Daily Market Color

Global Financial Markets Back in Risk-On Mode with Easing Geopolitical Tensions

Demand for safe haven assets eased in the opening trading session of the week after a weekend without the ratcheting up of additional geopolitical tensions.  Yesterday, two top US security officials publicly dismissed the possibility of any imminent nuclear exchange between the US and North Korea, with CIA Director Mike Pompeo stating that “I’ve seen no intelligence that would indicate that we’re in that place today,” and national security adviser H.R. McMaster affirming that “we’re not closer to war than a week ago, but we are closer to war than we were a decade ago.”  The comments were welcomed by nervous investors who had been in risk-off mode during last week’s series of escalating threats between the US and North Korea.  All three major US stock indices surged 0.6%-1.3% today, with volatility gauges which had jumped last week, retreating nearly 25%.  Treasurys experienced a modest selloff during the trading session, as yields/swap rates increased 1-4 bps across the curve, bringing the yield on the 10-year note back above 2.22%.  The US dollar gained 0.3% against major currencies, highlighted by a 0.5% increase vs. the Japanese yen to 110 JPY per US dollar.



In commodities, crude oil futures plummeted 2.5% after industrial data out of China were weaker than anticipated.  Measures of industrial output, retail sales, home sales and fixed-asset investment reported earlier today all missed expectations, as the Chinese government’s clampdown on risky lending, primarily in real estate, is beginning to weigh on economic performance.  YoY industrial output grew at a 6.4% pace in July, its slowest rate in the past five months.  With the tempered demand out of China adding to the ongoing concerns over a global supply glut in energy markets, a barrel of WTI crude fell more than $1.25 to $47.50 — its lowest level in three weeks.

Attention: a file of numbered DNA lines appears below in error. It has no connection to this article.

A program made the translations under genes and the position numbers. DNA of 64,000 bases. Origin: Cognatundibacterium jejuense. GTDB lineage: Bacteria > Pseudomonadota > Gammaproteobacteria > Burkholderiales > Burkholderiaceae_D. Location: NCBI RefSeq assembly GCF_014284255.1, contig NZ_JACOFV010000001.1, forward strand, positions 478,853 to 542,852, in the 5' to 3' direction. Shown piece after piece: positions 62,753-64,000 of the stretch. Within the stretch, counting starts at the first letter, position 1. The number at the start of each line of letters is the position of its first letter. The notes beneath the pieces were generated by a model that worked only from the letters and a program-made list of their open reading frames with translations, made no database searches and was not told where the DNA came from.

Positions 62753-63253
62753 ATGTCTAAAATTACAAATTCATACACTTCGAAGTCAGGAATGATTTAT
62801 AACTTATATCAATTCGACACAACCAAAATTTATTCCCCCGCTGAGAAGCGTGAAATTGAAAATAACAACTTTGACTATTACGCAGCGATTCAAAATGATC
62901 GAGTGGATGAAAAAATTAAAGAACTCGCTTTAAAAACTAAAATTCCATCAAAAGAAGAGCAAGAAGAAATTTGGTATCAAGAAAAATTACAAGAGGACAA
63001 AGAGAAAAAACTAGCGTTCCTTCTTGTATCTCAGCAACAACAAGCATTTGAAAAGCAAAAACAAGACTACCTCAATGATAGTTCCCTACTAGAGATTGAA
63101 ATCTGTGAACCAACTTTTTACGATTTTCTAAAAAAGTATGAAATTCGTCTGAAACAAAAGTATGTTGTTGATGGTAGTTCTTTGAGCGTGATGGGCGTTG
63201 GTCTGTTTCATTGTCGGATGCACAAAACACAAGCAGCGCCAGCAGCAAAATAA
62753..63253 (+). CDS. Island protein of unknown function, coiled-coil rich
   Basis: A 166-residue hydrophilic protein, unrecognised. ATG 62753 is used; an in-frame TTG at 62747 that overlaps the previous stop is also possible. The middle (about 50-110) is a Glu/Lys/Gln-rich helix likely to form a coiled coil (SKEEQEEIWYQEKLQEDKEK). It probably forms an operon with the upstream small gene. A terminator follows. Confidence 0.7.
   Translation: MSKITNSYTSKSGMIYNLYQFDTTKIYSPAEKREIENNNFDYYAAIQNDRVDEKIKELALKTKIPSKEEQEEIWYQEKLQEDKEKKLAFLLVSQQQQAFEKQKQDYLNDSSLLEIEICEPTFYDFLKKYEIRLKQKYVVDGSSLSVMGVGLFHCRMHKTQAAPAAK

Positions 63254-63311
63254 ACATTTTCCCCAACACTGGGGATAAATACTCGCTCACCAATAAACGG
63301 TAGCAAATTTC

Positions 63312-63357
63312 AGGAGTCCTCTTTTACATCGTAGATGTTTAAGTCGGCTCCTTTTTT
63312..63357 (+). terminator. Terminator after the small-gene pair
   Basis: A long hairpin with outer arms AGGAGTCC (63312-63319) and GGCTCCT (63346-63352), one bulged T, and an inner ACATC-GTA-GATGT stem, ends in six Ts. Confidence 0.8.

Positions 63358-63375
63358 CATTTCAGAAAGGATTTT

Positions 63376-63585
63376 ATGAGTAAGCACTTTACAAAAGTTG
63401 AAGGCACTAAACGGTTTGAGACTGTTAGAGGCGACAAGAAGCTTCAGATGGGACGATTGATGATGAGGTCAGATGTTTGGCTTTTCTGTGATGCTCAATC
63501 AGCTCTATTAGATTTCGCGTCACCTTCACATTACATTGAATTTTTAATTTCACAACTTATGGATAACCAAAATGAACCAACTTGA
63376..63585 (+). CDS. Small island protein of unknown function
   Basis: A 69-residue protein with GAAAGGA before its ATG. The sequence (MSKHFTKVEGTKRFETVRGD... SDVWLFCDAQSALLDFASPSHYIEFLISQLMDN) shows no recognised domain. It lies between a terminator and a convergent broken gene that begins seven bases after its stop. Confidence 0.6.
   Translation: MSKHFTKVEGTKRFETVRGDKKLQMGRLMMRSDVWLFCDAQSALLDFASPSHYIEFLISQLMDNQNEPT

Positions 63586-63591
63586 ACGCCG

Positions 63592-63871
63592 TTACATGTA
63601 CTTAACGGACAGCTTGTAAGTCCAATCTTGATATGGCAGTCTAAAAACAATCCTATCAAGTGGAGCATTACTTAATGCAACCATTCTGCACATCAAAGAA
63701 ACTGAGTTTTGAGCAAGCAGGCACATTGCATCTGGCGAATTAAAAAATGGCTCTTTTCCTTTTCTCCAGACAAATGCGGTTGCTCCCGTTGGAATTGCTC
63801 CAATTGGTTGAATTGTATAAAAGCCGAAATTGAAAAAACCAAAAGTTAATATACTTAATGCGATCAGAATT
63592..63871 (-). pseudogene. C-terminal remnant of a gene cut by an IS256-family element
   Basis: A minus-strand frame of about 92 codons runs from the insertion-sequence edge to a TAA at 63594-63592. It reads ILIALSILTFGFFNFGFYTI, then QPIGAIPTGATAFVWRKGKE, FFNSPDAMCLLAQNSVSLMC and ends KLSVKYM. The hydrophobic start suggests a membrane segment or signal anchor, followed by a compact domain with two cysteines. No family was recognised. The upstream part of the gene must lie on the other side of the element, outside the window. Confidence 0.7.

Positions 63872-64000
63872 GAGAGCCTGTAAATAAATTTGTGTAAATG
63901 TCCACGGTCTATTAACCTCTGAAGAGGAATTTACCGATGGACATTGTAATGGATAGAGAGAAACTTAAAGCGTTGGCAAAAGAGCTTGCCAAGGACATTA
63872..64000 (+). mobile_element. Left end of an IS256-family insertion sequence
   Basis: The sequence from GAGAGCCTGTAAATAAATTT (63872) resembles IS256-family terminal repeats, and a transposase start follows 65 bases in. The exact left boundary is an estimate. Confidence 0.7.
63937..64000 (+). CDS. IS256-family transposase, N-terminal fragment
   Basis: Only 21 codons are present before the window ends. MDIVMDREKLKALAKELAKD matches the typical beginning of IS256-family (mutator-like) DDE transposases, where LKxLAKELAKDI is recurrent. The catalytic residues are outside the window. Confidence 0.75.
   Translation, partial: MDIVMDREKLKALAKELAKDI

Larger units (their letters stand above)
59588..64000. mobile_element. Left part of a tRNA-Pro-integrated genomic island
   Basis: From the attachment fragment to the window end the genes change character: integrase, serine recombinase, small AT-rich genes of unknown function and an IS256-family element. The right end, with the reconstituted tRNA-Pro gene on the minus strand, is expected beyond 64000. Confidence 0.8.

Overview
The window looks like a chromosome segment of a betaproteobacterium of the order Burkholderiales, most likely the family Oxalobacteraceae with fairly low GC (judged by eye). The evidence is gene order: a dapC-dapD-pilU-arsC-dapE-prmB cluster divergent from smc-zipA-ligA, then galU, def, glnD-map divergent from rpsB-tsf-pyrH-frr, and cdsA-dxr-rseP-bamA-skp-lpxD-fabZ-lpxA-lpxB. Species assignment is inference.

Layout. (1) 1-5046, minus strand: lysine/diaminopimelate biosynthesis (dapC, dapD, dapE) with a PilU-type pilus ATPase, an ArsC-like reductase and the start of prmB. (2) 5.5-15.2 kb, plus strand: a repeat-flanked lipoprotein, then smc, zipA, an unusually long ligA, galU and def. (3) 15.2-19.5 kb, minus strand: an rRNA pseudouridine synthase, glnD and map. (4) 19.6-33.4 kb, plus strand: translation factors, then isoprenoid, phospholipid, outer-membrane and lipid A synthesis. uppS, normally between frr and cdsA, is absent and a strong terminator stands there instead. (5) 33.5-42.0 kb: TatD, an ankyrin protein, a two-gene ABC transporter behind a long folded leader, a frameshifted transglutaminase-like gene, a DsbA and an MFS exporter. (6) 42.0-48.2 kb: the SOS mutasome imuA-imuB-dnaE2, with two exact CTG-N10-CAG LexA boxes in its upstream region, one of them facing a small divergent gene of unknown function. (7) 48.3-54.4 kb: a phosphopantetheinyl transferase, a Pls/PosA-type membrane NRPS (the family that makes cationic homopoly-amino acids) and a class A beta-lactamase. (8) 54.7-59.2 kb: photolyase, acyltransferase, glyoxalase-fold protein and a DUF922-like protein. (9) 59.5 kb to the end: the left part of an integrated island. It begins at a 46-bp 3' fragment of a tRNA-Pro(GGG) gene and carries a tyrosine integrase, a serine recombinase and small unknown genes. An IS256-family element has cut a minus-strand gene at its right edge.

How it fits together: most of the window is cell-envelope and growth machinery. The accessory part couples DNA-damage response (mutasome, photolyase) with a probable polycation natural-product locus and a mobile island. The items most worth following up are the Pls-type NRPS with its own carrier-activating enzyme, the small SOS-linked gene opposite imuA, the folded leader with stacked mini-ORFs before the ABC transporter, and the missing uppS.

Internationally, Japan reported better than expected GDP growth during the second quarter of this year.  On an annualized basis, the Japanese economy expanded at a 4% pace in the period from April to June, its steepest quarterly increase in more than two years.  It was the sixth consecutive quarter of economic growth in Japan and far exceeded median forecasts of +2.4% YoY.  The surge was driven largely by robust domestic private spending (+3.7%), which was a positive sign for the Bank of Japan, whose goal it is to reduce the nation’s dependency on foreign consumer demand.  Exports from Japan declined at a 1.9% annualized rate during the quarter in reflection of the cyclical reduction in global smartphone demand.            


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